In an editorial, Timothy R. Church, Ph.D., of the University of Minnesota School of Public Health in Minneapolis, discusses two novel aspects of this study--comparing the offer of an explicit choice between screening tests to recommendations of a specific test and to the option of doing both tests, and comparing two methods of distributing the FOBT kits. He questions whether theoretical models of screening behavior would predict the surprising finding that subjects who were given a choice between screening methods did not have a higher screening participation rate than subjects who were not given a choice.
Tamoxifen's Association With Endometrial Cancer Risk in Pre- and Postmenopausal Women Examined
Tamoxifen use is associated with an increased risk of endometrial cancer. A new study has found that this risk is similar in pre- and postmenopausal women, increases with duration of use, and does not diminish through 5 years of follow-up after the treatment ends.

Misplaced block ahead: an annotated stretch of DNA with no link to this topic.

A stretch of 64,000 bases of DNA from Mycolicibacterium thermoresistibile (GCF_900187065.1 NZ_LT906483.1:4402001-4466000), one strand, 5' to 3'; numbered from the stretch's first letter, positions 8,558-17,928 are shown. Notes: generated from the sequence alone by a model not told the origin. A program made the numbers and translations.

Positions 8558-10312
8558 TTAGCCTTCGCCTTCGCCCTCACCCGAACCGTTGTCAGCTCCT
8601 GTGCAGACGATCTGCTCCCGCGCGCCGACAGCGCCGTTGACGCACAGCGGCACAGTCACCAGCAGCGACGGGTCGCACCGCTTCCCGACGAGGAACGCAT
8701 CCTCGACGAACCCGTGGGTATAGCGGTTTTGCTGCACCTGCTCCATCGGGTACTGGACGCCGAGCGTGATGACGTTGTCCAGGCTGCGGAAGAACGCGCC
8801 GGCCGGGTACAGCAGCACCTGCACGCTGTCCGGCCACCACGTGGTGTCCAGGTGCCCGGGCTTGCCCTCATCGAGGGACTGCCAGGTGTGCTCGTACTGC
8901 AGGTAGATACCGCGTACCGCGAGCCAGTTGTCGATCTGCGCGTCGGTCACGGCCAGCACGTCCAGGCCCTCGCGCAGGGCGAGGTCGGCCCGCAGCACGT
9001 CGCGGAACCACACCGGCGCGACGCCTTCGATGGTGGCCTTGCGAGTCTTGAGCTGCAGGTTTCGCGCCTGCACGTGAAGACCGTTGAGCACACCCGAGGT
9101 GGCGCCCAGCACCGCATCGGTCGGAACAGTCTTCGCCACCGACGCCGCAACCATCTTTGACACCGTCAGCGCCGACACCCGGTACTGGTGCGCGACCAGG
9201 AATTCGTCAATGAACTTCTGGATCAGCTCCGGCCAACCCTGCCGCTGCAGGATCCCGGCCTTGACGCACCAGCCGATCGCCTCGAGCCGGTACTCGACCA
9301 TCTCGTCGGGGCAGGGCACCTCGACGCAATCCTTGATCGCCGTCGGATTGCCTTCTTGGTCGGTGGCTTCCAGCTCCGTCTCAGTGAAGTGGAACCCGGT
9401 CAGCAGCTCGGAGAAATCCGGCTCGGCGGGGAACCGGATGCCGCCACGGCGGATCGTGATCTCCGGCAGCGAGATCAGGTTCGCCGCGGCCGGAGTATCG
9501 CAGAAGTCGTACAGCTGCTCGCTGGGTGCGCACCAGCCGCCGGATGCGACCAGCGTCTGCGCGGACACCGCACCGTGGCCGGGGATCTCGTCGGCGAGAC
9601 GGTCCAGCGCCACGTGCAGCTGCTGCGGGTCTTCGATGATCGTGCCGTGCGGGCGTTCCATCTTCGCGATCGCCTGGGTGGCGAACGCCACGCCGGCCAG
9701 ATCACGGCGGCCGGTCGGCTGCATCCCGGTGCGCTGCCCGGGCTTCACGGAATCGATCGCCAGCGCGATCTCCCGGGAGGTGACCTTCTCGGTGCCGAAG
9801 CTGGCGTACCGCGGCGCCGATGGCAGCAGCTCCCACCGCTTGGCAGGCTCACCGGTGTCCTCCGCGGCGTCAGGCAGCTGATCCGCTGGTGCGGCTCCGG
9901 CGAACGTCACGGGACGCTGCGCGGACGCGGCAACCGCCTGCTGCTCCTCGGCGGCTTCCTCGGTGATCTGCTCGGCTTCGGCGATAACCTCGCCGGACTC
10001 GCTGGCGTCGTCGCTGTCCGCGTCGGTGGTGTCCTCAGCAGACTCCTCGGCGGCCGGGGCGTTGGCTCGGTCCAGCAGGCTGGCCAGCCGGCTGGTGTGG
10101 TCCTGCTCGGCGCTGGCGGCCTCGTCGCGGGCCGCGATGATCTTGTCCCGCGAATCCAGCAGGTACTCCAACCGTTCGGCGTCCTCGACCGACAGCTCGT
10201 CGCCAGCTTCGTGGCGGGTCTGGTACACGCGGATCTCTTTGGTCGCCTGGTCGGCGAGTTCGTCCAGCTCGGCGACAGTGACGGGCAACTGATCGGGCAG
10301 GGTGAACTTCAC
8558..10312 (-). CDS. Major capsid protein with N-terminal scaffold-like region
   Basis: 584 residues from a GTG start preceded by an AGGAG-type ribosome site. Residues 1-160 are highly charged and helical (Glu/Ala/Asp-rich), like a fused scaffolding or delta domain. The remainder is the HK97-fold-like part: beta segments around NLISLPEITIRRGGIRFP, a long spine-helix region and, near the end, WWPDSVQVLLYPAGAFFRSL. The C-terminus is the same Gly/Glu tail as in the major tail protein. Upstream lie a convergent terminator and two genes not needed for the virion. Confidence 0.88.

Anthony J. Swerdlow, D.Sc., of the Institute of Cancer Research in Sutton, England, and colleagues conducted a case-control study in Britain of 813 patients who had endometrial cancer following breast cancer diagnosis and 1,067 control subjects who had breast cancer but not subsequent endometrial cancer.
Overall, tamoxifen treatment was associated with 2.4 times the risk of endometrial cancer compared with no treatment. The risk increased with the duration of treatment and did not diminish in the 5 years following the end of treatment. The risk was similar in pre- and postmenopausal women. The authors write that, until further data are available, their results "suggest that the associated risk of endometrial cancer makes treatment with tamoxifen beyond 5 years questionable."
Contact: Marie Maclean, Institute of Cancer Research, +44 207 153 5359, Marie.Maclean@icr.ac.uk
Bone Density Not Related to Breast Density or Risk of Breast Cancer, Study Finds
Bone density is not related to either mammographic breast density or a woman's risk of breast cancer, according to a new study.